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One of the most common struggles Americans face is paying their bills. One of the worst things you can do in this struggle is disregard the issue because it can lead to a serious debt problem. It’s vital that you understand what to do when you can’t pay your bills.
Unexpected trips to the emergency room, student loan payments, and veterinary care are all bills you may need to pay in the future. Take steps now so you avoid acquiring a mountain of debt in the future.
Regardless of your financial situation, you have options for digging yourself out of your money struggles. Learn more about what to do if you can’t pay your bills and about emergency funding.
What to Do if You Can’t Pay Your Bills
A few bucks here and there charged to your credit card account doesn’t sound like much, but these charged expenses can accrue interest, and your balance can rapidly increase. Unsure what to do if you can’t pay your bills? Let’s dive in and dissect the many ways you may be able to pay your debt.
Focus on Paying Living Expenses
If you’re late on paying credit card bills, you can expect to receive calls, emails, and even snail mail trying to convince you that your credit card bill payment is more important than paying your living expenses.
Before you pay your credit card or other bills, make sure you are focusing on these four items:
Before spending any more money on your bills and debt, make sure you’re taking care of your living expenses. It’s a priority to make sure you have food, a roof over your head, lights and water, and a form of transportation to get to work.
Create a Budget
After your living expenses are sorted out, it’s time to create a budget to take care of the bills you can’t pay. While you may think it’s silly to budget now if you have no money to pay your bills, it’s actually a good idea to create a budget to better prepare yourself for the future.
Start by making a budget that includes your income and expenses to help reduce your spending. Listing out all of your expenses will help you find ways to cut out excessive spending. You might even be able to find ways to increase your income with a revised budget plan. Once you have your budget in place, you can devote realistic amounts of money to your debt.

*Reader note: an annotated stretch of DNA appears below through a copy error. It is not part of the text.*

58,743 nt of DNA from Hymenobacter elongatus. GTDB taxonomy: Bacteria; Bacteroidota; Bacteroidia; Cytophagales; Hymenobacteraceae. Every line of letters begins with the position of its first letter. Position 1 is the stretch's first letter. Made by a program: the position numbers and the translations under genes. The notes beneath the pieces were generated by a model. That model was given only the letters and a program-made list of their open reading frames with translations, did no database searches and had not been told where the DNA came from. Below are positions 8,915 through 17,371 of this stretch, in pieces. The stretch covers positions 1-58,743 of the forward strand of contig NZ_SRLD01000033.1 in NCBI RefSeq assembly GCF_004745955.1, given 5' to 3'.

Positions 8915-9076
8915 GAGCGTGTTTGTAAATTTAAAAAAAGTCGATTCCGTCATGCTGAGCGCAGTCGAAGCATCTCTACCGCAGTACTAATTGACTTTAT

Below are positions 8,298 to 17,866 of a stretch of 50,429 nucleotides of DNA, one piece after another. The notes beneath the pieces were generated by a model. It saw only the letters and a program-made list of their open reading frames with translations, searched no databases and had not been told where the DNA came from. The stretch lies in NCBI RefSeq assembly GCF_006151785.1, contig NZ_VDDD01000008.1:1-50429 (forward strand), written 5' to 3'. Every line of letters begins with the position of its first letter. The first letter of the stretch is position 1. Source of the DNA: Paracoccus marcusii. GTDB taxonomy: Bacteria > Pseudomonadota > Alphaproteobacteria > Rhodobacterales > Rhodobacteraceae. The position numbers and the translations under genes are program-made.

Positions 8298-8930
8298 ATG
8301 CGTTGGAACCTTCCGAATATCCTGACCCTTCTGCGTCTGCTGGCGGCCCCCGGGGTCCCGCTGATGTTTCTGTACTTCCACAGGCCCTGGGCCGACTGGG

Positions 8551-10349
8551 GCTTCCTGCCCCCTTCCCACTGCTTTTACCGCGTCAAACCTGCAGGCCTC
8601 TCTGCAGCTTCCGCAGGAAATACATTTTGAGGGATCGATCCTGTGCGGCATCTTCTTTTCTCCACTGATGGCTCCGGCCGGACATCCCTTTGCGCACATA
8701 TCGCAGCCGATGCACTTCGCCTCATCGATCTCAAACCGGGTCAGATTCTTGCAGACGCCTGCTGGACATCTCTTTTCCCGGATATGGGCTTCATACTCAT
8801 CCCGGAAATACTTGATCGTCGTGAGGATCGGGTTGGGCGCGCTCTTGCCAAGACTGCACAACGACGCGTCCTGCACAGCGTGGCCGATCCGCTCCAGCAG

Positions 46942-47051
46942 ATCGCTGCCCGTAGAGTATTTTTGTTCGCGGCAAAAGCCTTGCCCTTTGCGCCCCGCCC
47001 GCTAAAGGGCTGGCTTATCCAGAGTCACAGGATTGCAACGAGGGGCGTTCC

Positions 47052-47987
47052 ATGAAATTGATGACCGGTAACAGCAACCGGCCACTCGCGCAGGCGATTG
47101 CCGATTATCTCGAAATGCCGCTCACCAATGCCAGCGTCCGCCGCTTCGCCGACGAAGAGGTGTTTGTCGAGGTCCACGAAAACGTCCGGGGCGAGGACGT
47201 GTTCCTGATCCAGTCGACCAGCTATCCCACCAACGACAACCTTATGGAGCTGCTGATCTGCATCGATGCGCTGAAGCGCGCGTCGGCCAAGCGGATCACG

Change Your Lifestyle
If you can’t pay your bills on time, then it may be time to reevaluate your lifestyle. If you need extra cash fast, that may mean taking a second or even a third job, starting a side business, or selling some of your unused belongings.
There are many ways to make ends meet and help pay your debt:
- Sell your car and purchase a used, reliable vehicle
- Host a garage sale
- Cook meals at home instead of dining at a restaurant
- Find a second or third job
- Downsize your home for more realistic payments
- Change cell phone plans for a cheaper option
- Share living expenses with roommate(s)
You can put extra money toward overdue bills. Put aside $1, $5, or any extra cash regardless of the amount. Changing your lifestyle can drastically change how you spend your money and help you pay your bills on time. Remember, you have options, but you are the one responsible for making the changes.
How Can I Get Money to Pay My Bills
After you focus on living expenses, create a budget, and change your lifestyle, now it’s time to start tackling your debt.
This is one way:
- First, list out all of your bills from smallest to largest.
- Only pay the minimum amount on each bill except for the bill that is the smallest amount.
- Pay as much as you can on the bill that is the smallest amount – and focus on paying that bill off. Once you pay it off, you will be able to apply that money to the next smallest bill while still paying the minimum amount on all of your other bills.
Repeat the steps above every month, and you’re on your way to becoming debt-free. The more bills you pay off, the more money you will have in the coming months. Tackle each bill one at a time so you aren’t overwhelmed with a large amount of debt.